In tune with the changing times, the government has renamed the New Telecom Policy (NTP) to National Digital Communications Policy – 2018. The draft policy, which has been called the NTP for more than three decades, was made public late Tuesday night with a new name. It reflects that communications, at the national level, is not limited to only telephony but also to data that leverages next generation of technology.
All stakeholders have been invited can give their feedback. The policy aims to provide 40 lakh new jobs by 2022 and attract an investment of $100 billion. The policy also aims to ensure broadband coverage of 50 mbps for every citizen.
The draft also proposes to address woes of debt-ridden telecom sector by reviewing licence fees, spectrum usage charges, universal service obligation fund levy – all of which add to cost of Telecom Services.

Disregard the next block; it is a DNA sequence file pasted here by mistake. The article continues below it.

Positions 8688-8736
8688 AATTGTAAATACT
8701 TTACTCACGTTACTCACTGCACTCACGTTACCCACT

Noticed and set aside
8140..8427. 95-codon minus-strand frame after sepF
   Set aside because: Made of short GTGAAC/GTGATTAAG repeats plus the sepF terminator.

The contribution of the digital communications sector in India’s GDP will be enhanced to 8 per cent from about 6 per cent in 2017, said the draft.
Highlights of the draft policy
- Aims to provide fixed line broadband access to 50 per cent households in the country and start Landline Portability Services.
- Universal broadband coverage at 50 mbps to every citizen,1 gbps connectivity to all gram panchayats by 2020 and 10 gbps by 2022.
- Adoption of ‘Optimal Pricing of Spectrum’ to ensure sustainable and affordable access to Digital Communications.
- Recognition of mid-band spectrum, particularly the 3 GHz to 24 GHz range, for next-generation networks.
- Roadmap for in-demand backhaul spectrum for transmitting signals between mobile towers in E and V band as per international best practices.
- Aims to remove regulatory barriers and reduce the regulatory burden that hampers investments, innovation and consumer interest.
- Rationalise taxes and levies on Digital Communications equipment, infrastructure and services.